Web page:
Flue Size Once Again

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    • #278058
      Anonymous

      Really is getting complicated, but I haven’t lost my cool, YET.

      Plumber consulated with the Building Inspector.

      Inspector said 8inch flue pipe.

      Chimney people said can’t get it into 8inch chimney.

      Connected with supplier outside Philly, confirmed Art with 6inch liner.

      The word is “don’t oversize the liner” because this will create a poor draft and allow the combustion gasses to condensate causing acids to collect on the liner.

      I would prefer not to use high efficency appliances with thru the wall venting because I’m told the control systems are prone to failure. I know they cost more but that’s not the issue.

      Supplier will sell me an aluminum 6inch liner kit for $100.00 with a 10 year replacement guarantee ($500.00 for stainless). It’s probably a 2-3 hour job.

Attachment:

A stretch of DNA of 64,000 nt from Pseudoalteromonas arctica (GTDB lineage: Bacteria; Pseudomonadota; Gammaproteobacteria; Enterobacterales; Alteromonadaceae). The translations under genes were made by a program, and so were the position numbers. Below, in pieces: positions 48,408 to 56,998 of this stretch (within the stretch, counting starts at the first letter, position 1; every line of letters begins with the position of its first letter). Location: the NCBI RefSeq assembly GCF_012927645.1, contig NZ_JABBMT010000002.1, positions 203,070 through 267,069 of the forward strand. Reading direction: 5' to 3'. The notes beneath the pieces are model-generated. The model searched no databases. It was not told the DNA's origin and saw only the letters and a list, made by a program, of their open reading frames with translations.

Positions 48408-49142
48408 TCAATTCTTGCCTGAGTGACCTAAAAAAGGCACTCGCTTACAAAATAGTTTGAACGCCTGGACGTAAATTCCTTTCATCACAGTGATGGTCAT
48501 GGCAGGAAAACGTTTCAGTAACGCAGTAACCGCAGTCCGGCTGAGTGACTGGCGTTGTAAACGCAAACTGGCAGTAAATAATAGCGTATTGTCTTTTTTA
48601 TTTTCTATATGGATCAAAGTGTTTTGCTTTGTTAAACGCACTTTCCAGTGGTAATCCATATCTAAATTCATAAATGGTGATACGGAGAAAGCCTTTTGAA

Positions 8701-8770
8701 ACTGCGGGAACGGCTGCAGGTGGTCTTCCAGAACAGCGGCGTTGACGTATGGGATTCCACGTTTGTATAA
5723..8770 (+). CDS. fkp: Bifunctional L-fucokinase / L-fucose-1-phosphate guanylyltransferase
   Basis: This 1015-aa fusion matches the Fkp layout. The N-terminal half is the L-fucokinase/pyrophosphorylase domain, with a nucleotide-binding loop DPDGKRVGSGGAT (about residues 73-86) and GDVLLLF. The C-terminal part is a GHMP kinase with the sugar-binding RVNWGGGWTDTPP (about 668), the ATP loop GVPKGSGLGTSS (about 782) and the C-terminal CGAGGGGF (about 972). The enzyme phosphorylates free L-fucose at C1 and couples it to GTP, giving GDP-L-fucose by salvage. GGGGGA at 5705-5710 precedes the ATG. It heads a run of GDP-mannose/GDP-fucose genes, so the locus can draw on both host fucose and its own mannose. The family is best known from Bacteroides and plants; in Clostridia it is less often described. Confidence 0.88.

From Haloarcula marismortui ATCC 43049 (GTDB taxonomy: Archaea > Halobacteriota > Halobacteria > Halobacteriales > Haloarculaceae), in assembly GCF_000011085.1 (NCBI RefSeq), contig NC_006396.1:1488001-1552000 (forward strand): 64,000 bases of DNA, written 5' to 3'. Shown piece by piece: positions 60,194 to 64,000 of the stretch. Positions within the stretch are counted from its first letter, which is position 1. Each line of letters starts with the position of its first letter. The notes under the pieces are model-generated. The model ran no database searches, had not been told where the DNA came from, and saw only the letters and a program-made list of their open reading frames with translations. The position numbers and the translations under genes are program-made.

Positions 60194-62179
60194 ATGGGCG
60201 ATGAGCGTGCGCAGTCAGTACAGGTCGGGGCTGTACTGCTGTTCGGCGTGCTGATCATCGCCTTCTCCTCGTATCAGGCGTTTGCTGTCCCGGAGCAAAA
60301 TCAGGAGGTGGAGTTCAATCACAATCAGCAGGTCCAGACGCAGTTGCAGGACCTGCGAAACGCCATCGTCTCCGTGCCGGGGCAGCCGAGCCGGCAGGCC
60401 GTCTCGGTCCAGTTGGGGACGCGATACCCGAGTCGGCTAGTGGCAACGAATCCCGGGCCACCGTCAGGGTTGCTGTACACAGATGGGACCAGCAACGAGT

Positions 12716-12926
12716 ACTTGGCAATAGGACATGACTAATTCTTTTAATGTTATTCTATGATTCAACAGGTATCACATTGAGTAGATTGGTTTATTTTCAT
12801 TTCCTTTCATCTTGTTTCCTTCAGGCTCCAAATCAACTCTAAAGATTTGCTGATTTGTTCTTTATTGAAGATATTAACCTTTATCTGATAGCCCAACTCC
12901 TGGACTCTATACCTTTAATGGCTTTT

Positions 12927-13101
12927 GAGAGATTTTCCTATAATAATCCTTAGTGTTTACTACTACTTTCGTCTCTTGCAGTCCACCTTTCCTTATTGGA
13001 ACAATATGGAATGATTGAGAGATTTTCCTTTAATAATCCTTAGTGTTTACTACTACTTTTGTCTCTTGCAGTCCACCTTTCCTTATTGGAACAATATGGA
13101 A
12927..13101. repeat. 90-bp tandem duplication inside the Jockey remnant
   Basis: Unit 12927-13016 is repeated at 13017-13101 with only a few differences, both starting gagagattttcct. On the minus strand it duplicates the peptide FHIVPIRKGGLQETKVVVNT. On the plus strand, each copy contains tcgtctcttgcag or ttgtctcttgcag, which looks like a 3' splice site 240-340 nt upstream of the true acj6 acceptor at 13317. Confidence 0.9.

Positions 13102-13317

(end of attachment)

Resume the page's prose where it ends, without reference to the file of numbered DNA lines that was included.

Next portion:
Chimney people quotes are nearly $2,000.00.

      If I can find a architect or consultant the building inspector accepts and it costs me $300.00, I’ll do the work myself and still be ahead of the game. More importantly, I’ll get a better job.

      It must be wonderful to have blind faith with the people your dealing with, but somehow I trust you guys more. You’ve got nothing to win or lose and from what I’ve read, only try to be helpful.

      So my post question is, does anyone have any recommendations for a chimney consultant in the Westchester County, NY – Fairfield County, CT area?

      Thanks & All The Best

    • #297604
      hj
      Participant

      The theoretical size can be calculated by adding the areas. Since pi is a constant, it can be disregarded and just use the radius squared portion. 4″ = 4 and 3″ = 2.25. Adding two fours 4 + 4 and two threes + 2.25 + 2.25 gives a figure of 12.5. A seven inch flues’s radius squared is 12.25, which is a little undersized when all units are operating at the same time, but under those conditions, the stack temperature will be at a maximum and will give excellent draft.

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